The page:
Valentinas Mauronis of the EU reiterated that the EU is completely committed to creating a binding agreement by 2015. Moreover, the EU is trying to get something underway now, by creating the framework to come up with a globally binding treaty in the next two years: “We need to leave Warsaw with new decisions in relation to mobilizing long-term climate finance and addressing adaptation, and loss, and damage.” In discussing the so far hypothetical (because it hasn’t yet come into force) post-2012 era, Mauronis said: “Let me make clear that the EU is working hard to prepare our ratification of the second commitment of the Kyoto Protocol.”
Connie Hedegaard of the European Commission went on, clarifying the EU’s determination to address the issue of climate change head on, even re-thinking the role of development and environmental problems: Noting that the traditional way of separating environmental costs from economic ones, she pointed out that “one of the things we need is to change our whole economic paradigm. The way we structure our budget, the way we think about economic growth, and progress.” To this end, Hedegaard spoke about unilateral EU commitment to reducing GHG emissions:
“20% of the whole EU-level budget for the next 7 years will go to support our climate change policies. It is 3 times what you have in the present budget.”
Moreover, Hedegaard is concerned that the commitment of US and China to think about phasing out one category of major GHGs, namely HFCs, is insufficient. She pointed out that at recent discussions at the Montreal Protocol, those same states were interested only in minor reductions of their production and consumption.
Finally, Hedegaard called for immediate action to meaningfully reach the 2015 deadline for creating a globally binding agreement:
“2015 is not a tentative deadline. It is a deadline that the whole world must take very seriously… Some will say, ‘Yes, maybe we are not ready, with the work we have to do.’ Let me make clear: Paris 2015 is six years after Copenhagen… There is no excuse.”
Bangladesh has signed the Doha Amendment (PDF) to the Kyoto Protocol, which establishes a new commitment period for some Parties after 2012, when the Protocol was initially slated to expire. Four ratifications down, 144 to go!
The poorest countries are doing what they can, which is mostly focusing on trying to figure out what they can do to avoid impending climate catastrophe. To this end, the 48 poorest of the poor have now submitted their National Adaptation Plans to address how, for example, subsistence agriculture will be made more resilient to deal with droughts, floods, and the like.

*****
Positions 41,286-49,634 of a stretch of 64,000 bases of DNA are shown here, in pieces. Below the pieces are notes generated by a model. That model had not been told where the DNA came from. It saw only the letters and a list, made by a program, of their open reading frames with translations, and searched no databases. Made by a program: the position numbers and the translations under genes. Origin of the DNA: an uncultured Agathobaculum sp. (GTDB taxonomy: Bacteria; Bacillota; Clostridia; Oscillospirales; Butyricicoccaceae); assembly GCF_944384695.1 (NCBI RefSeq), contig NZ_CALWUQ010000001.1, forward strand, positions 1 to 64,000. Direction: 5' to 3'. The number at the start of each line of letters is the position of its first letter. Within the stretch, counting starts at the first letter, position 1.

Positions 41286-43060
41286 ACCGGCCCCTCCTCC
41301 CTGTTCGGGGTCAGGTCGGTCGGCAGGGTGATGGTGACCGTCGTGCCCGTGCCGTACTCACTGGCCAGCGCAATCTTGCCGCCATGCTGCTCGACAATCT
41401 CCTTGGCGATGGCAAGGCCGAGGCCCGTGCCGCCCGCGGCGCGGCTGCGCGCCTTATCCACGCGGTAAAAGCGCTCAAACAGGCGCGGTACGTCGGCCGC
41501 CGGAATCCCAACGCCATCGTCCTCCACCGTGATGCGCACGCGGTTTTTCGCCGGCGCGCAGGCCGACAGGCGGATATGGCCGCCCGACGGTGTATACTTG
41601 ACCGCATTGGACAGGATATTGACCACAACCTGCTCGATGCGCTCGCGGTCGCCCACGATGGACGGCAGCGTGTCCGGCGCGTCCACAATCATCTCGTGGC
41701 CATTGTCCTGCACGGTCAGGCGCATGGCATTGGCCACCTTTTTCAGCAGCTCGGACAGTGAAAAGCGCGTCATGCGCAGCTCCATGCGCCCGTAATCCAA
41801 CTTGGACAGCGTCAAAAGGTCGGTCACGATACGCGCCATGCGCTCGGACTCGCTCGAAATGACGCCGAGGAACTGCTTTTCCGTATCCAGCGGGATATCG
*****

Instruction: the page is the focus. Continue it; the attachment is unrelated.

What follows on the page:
Notably, however, the Doha Amendment expires at 2020 (when the new current commitment period ends), and it is also not clear what is going to take place after that.
The US and the Post-2020 Climate
When asked about what the US would do in regards to attempts to create a new regime, the rep referenced Obama’s recent positive changes, including raising the CAFE Standards for automobiles, and support to the Philippines after Typhoon Haiyan. He also referenced the Climate Change Working Group, established with China, which is a voluntary, bilateral program to reduce emissions from heavy-duty vehicles and increase overall energy efficiency. One of the important things they’re doing as well, is phasing out the tremendously warming HFCs (which initially, were inadvertently encouraged under the Montreal Protocol to avoid depleting the ozone layer). Given projections of a massive increase of HFCs in the future, and their huge Global Warming Potential, this is a big deal.
Projected HFC consumption
Still, while the US is thinking about a post-2020 commitment, they are unwilling to state anything concrete at this time. They also expressed sympathy for Japan, having unilaterally dropped their commitment from cutting emissions by 25% due to their recent crises with Fukushima, and their shift away from nuclear energy. When asked by a member of the press on the US’s negotiating position, or approach to dealing with international efforts to create a post-2020 treaty, he said, “I’m certainly not here to negotiate that with you, heh heh heh heh heh.”
Business and Energy
Christiana Figueres, Executive Secretary of the UNFCCC had some words for the coal industry today. Stating that the fifth report from the IPCC – AR5 – “is not science fiction, [but] is science fact,” Figueres called on the global industry to make dramatic changes. Interestingly enough, Figueres makes in part a financial argument. Observing that international development banks are increasingly unwilling to finance coal, and that cities “choked by air pollution are limiting the burning of coal,” she pointed out that continuing coal extraction may create a “business continuation risk.”
Coal Mining in India
However, she also underlines that there is a major environmental need to change as well. Since it is clear that business as usual will lead to us overshooting the two degree Celsius limit, she calls for pretty serious steps, such as leaving “…most existing reserves in the ground.”
In talking about coal use and consumption, the US representative said “that’s not gonna change overnight. But at the same time, if we’re going to get a grip on climate change, the balance of energy is going to have to tilt much more toward non-fossil sources.” Still, this seems slightly more accepting of current and projected coal use, since he noted that the proper way to deal with coal in the current climate (ha ha) is to adopt carbon capture and storage. Why change your energy habits, if you can just hide them, after all?